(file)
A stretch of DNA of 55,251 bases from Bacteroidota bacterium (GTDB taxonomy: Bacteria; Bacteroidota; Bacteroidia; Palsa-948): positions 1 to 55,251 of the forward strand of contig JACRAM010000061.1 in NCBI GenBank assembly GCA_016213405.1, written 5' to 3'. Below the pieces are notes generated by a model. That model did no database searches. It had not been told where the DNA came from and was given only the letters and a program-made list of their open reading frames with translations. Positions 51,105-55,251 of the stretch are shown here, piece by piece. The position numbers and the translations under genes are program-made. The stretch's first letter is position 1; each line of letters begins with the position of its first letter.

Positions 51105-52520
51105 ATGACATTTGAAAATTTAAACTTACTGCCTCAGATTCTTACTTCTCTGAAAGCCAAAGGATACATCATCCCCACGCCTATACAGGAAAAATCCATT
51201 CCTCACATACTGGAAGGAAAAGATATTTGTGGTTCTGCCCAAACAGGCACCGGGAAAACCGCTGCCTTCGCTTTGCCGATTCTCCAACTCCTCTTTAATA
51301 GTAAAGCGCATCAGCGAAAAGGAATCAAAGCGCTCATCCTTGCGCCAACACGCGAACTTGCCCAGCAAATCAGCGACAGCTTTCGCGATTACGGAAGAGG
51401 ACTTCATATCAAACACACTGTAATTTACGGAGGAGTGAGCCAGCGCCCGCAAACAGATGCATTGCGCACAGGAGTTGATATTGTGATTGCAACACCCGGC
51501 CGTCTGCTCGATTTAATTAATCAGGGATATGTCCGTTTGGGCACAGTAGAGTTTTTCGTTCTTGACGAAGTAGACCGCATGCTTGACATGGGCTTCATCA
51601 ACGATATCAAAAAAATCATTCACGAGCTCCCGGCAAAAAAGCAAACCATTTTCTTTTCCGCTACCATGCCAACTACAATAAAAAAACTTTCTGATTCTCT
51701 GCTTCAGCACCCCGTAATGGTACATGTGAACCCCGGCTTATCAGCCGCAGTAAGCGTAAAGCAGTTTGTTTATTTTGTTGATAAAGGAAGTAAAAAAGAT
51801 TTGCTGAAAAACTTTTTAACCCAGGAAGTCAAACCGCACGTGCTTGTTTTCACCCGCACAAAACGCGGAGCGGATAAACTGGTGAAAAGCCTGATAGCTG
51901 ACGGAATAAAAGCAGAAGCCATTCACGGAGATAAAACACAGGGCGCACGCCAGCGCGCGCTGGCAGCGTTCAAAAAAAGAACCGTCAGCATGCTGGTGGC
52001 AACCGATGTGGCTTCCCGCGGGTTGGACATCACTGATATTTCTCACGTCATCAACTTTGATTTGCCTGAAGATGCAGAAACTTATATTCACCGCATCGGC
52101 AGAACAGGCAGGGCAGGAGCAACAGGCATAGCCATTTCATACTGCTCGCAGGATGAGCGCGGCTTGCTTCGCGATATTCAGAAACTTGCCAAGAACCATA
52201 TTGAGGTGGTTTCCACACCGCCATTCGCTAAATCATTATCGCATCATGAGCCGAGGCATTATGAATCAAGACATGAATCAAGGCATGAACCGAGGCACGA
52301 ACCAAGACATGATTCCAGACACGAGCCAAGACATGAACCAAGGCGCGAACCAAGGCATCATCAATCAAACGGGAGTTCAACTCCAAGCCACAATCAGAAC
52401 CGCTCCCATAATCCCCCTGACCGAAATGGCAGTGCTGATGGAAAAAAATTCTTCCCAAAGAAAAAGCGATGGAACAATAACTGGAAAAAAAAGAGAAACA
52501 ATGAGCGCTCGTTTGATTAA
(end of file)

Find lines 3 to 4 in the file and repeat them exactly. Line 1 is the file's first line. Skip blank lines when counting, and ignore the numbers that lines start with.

51105 ATGACATTTGAAAATTTAAACTTACTGCCTCAGATTCTTACTTCTCTGAAAGCCAAAGGATACATCATCCCCACGCCTATACAGGAAAAATCCATT
51201 CCTCACATACTGGAAGGAAAAGATATTTGTGGTTCTGCCCAAACAGGCACCGGGAAAACCGCTGCCTTCGCTTTGCCGATTCTCCAACTCCTCTTTAATA